I'm a bit of a football nerd. In particular, the rules. I may honestly hunt out an opportunity to explain why intentional safeties are more prevalent in Canadian football than American football as a part of game strategy.
But today we're here to talk about the 71-yard fair catch kick attempt tried by the San Francisco 49ers against the St. Louis Rams near the end of the first half of last night's game.
The fair catch kick (kind of a holdover rule from the early days of football, when it was a lot more similar to rugby) is probably my favorite obscure rule. I cannot explain the joys in my heart any time I hear about it being tried in high school, college or the pros.
Here's the simple explanation: Any time a team calls for and successfully fair catches a punt or kick (mostly this happens with punts), the team can either start a drive on offense like normal OR they have the option to attempt an uncontested field goal from the spot of the fair catch. So the other team can't try to block it.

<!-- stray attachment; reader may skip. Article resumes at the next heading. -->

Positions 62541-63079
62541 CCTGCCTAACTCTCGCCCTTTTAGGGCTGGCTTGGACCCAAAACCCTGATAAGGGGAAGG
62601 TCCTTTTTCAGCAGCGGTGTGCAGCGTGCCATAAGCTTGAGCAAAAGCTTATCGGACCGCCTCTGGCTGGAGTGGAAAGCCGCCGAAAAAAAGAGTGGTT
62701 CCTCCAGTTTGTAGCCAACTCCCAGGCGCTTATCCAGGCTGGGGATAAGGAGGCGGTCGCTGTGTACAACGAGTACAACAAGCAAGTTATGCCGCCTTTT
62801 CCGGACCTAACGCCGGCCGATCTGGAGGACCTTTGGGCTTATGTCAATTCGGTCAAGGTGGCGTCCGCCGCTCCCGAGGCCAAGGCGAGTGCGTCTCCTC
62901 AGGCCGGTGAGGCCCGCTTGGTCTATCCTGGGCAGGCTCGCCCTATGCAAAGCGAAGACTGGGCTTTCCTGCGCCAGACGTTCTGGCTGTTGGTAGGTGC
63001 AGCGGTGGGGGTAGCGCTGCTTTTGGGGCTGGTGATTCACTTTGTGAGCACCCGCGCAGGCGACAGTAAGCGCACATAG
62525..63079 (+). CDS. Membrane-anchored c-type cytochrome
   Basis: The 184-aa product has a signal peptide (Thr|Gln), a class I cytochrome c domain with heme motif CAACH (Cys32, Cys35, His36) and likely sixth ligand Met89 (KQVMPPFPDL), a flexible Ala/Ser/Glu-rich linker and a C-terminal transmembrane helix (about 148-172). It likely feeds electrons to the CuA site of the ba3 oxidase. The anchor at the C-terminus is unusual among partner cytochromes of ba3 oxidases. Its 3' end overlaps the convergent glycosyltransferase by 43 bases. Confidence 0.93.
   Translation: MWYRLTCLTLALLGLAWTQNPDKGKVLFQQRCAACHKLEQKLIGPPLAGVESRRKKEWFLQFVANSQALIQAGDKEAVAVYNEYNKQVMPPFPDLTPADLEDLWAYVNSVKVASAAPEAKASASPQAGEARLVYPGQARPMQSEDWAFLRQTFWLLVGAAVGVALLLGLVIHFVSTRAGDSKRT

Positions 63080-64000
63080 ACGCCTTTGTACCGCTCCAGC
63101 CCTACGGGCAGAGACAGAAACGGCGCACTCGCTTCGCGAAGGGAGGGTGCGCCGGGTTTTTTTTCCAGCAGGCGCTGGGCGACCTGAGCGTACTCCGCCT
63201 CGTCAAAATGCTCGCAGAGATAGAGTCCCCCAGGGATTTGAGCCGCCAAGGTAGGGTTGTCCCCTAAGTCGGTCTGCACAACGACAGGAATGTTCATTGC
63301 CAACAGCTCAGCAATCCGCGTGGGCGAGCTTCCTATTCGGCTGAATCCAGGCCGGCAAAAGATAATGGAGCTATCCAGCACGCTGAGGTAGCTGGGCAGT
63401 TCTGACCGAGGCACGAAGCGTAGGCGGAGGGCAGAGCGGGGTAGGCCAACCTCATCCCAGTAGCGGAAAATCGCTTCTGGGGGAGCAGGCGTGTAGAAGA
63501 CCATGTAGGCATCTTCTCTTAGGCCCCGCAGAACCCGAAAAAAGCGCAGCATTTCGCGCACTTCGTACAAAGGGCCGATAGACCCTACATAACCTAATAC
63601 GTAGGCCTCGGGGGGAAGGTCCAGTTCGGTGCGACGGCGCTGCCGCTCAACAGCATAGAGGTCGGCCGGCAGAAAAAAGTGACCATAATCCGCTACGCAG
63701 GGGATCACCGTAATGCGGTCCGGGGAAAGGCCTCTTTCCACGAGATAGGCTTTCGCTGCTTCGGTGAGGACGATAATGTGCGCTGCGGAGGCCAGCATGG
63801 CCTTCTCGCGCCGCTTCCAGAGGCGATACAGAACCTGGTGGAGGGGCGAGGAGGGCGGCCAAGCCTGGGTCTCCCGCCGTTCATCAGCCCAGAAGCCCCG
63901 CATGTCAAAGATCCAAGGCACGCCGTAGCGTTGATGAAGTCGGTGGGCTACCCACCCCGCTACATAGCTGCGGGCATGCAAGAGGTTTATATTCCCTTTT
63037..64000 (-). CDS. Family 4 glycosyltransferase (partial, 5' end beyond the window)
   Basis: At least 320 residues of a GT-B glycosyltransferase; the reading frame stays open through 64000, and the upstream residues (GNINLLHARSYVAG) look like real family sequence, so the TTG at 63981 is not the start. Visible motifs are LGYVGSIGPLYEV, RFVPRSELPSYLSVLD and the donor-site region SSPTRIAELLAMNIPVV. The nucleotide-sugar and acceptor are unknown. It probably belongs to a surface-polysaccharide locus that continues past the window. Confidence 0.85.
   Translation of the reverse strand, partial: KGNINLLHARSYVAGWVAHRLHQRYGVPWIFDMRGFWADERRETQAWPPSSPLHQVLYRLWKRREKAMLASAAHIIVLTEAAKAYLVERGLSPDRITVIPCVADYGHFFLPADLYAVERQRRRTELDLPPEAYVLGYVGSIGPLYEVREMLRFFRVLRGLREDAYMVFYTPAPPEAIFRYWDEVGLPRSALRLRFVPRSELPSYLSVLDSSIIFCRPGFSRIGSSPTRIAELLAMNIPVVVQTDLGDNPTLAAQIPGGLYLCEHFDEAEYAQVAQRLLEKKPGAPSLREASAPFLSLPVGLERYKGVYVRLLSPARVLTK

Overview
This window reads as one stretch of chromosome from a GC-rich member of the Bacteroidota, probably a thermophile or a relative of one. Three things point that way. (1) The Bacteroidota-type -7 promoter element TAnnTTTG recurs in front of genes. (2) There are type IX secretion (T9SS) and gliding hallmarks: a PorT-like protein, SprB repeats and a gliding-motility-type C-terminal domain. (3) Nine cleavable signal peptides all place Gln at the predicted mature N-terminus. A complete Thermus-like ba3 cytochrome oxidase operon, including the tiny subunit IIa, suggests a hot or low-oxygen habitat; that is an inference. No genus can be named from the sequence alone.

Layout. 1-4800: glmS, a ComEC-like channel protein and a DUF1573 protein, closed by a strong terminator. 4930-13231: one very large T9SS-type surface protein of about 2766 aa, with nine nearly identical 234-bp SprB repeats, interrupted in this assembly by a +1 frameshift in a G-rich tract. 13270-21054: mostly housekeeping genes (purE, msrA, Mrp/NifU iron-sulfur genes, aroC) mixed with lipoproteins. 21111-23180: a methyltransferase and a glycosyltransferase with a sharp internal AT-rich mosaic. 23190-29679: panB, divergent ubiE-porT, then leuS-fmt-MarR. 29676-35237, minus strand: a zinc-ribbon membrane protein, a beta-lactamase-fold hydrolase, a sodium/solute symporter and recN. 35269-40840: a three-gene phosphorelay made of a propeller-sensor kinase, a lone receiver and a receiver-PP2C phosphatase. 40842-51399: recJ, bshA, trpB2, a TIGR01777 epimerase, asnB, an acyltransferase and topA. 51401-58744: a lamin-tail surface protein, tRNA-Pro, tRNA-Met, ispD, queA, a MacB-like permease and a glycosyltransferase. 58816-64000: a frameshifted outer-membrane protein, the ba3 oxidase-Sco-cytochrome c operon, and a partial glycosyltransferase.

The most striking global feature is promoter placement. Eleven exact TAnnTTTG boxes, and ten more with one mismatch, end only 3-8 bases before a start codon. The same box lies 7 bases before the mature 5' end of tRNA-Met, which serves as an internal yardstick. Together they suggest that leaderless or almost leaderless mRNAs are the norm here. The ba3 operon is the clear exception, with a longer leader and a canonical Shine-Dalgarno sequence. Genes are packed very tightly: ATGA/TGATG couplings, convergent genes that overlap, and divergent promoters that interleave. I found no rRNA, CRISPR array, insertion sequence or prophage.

ETA: There is no fair catch kick at the college level.
You don't see it often. Partially because a lot of people don't know about it, and also it really only makes sense to try it at the very end of a half when you don't have time to try and use your offense to move the ball at least closer for a shorter field goal attempt.
The last successful fair catch kick in the NFL was by Ray Wersching of the Chargers in 1976. Since then, 8 NFL attempts have attempted one and never made it. However, there's usually at least one done successfully in high school every year, partially benefitted by the fact the attempts are usually shorter (in the 50-yard-range) and high school kickers are allowed to use a tee while NFL requires a holder. Here's one from Tennessee in 2011.